Certainly not her best, often repetitive, constantly rehashing scenes from earlier books (but all her later books do this). Still, it's nice to feel ICertainly not her best, often repetitive, constantly rehashing scenes from earlier books (but all her later books do this). Still, it's nice to feel I've drunk every drop of Barsetshire that the world has to offer me, and for that alone this book is worth reading.
Side note: anyone else notice the howler about Martin Leslie missing a foot? It's Robin Dale who's missing a foot, Mrs. Thirkell! Martin just had a limp! But if you think about how many ongoing characters there are by this time, it's really pretty impressive that she doesn't make this kind of mistake more often....more
Thirkell kind of outdid herself with the double affair referenced in the title. "Hey, new ladies, want to have dinner with my friend and me? Awesome.Thirkell kind of outdid herself with the double affair referenced in the title. "Hey, new ladies, want to have dinner with my friend and me? Awesome. Hey, dinner was great, wasn't itLET'SGETMARRIED LET'SGETMARRIEDRIGHTNOW." Sometimes I wonder what Thirkell thought marriage IS, exactly.
Obviously one does not come to Barsetshire for realism, especially in marriage, but I was hoping for something more substantial for these men, both of whom I'd gotten quite fond of. Oh well, at least they're happy with their ridiculously perfect wives. (Perfect because one of them is hot and super into pigs and one of them is hot and...blond? Okay.)...more
I did enjoy this as much as I enjoy all her books, but I have to say I'm getting a bit fed up with her insistence that all the working class people arI did enjoy this as much as I enjoy all her books, but I have to say I'm getting a bit fed up with her insistence that all the working class people are intellectually somehow "subnormal," yet also very good looking geniuses. (Example: Subnormal Ed Pollet, a genius with cars, marries subnormal Millie, extremely good looking, and they produce beautiful children who are idiots yet apparently brilliant with machines and plants.) All of these mentally deficient genius tradesmen are apparently content to worship the gentry for...being born into families who used to be rich? Living in nicer houses? It's not clear, but instead of starting their own garages or gardening empires these poor brilliant idiots are quite happy living in tiny cottages and doing the mucky jobs the gentry don't want to do.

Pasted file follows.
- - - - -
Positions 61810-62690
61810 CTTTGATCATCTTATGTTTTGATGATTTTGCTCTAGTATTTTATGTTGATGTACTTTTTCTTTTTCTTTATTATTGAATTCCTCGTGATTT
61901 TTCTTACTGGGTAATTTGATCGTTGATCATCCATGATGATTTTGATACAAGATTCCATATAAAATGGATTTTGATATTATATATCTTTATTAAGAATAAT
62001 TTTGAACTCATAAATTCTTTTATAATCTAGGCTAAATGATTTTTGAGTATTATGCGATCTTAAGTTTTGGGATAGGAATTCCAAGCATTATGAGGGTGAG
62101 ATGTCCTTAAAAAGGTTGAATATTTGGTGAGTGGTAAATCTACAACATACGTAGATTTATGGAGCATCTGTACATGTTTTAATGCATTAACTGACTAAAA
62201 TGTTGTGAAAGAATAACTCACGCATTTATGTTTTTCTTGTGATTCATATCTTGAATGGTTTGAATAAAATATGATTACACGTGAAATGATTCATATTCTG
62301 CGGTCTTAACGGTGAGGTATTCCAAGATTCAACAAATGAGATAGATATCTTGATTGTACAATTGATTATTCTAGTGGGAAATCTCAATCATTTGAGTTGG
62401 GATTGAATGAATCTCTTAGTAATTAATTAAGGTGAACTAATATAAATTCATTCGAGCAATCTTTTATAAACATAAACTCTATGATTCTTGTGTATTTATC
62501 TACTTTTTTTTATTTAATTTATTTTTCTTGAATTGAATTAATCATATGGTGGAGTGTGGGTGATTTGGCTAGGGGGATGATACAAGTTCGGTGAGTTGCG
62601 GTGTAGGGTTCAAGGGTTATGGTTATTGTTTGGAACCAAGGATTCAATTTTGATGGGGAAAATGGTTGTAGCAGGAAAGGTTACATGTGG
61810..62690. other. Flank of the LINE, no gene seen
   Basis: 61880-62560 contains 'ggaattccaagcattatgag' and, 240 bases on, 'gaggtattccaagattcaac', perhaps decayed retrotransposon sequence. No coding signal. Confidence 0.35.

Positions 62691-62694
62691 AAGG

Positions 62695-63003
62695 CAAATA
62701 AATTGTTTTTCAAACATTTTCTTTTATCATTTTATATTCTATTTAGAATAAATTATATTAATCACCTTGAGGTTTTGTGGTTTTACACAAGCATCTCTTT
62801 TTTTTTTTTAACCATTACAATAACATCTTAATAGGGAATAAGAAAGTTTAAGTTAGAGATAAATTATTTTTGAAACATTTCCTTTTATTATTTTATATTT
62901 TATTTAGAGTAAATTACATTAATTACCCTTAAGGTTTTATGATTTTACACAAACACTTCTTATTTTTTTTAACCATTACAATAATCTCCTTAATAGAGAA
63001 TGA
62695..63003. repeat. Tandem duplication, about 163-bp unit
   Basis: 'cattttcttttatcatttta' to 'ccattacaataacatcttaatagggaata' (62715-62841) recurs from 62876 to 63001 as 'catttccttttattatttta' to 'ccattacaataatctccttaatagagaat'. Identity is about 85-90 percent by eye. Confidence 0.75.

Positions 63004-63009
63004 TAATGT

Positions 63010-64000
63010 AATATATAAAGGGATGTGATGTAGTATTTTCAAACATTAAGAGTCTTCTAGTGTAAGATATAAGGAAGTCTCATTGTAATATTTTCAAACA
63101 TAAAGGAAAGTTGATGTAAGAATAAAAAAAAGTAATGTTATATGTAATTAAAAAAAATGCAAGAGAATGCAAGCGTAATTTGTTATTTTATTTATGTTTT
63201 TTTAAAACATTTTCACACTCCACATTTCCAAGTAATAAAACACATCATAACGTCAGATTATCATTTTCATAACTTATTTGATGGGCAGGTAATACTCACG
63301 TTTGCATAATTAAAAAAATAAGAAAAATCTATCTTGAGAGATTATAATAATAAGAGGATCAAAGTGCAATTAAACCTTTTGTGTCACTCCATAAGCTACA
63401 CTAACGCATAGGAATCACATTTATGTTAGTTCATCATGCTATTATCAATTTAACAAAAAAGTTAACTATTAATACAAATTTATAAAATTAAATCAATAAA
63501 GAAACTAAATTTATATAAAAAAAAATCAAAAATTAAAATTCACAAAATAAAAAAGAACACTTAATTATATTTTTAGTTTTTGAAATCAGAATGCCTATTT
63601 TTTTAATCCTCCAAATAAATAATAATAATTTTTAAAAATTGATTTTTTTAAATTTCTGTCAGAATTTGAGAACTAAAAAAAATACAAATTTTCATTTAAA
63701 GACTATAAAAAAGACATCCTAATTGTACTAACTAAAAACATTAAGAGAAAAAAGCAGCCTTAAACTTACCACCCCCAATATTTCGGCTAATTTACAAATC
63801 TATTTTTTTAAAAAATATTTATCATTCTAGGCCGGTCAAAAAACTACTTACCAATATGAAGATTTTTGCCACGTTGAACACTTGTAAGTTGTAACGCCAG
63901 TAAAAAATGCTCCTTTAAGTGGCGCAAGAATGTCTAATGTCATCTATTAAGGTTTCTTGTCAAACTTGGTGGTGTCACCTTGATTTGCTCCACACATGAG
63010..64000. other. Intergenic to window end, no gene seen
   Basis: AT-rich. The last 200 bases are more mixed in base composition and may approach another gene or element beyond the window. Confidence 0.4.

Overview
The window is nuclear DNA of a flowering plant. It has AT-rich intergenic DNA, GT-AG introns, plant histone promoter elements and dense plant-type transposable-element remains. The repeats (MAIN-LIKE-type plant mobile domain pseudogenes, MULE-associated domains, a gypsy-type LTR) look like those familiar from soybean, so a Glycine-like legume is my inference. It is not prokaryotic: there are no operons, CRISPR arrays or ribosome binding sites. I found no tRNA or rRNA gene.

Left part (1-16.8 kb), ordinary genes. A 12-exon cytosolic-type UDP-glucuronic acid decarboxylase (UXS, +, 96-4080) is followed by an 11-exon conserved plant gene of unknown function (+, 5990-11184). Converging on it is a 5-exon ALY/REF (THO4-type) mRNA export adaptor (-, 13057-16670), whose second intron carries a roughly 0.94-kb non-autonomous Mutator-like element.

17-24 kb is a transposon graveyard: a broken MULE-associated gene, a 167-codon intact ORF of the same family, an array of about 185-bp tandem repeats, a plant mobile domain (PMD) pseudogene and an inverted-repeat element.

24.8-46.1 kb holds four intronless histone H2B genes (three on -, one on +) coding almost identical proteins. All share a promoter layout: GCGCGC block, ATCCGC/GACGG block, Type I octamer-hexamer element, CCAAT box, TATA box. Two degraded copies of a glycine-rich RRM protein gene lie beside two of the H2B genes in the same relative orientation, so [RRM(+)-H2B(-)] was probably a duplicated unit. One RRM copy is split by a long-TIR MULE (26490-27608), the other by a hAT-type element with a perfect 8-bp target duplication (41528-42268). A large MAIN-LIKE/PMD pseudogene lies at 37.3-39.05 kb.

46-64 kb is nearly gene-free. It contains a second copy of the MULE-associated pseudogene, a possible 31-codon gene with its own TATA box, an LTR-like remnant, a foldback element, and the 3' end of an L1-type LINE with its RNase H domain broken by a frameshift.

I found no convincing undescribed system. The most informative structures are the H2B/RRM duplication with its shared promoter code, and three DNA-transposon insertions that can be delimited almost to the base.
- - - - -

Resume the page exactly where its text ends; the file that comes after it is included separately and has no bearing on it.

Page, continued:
But okay. You have to take Thirkell as she is, like how anytime the royal family gets mentioned (which is frequently), one character announces that it makes her want to cry, and then all the other characters have to fight back tears. You just roll your eyes and get on with the story. And vent a little bit on Goodreads afterwards....more
I was surprised by how dire things still are for the residents of Barsetshire after WWII is over. All my WWII literature tends to end with or shortlyI was surprised by how dire things still are for the residents of Barsetshire after WWII is over. All my WWII literature tends to end with or shortly after the war, so there's a sense of tremendous relief and celebration. Thirkell paints a different (and I suspect more accurate) picture of a nation still suffering from wartime privation and rationing, still short of fuel and food, and now lacking the overwhelming patriotism that was such a support during the war. It's fascinating to see how slowly things really got back to normal (and of course for the "county" people of Barsetshire and elsewhere, they never really did).
On a different note, I'm pretty fed up with the Moyer Bell editions of Thirkell's works which are, unfortunately, generally the easiest editions to obtain. They are riddled with really glaring editing mistakes which make me wonder if any English speaker even looks at them before they go to print. Virago seems to be slowly releasing their own editions which are beautifully edited and have much more appealing covers, so I always look for those first. Anything is better than Moyer Bell....more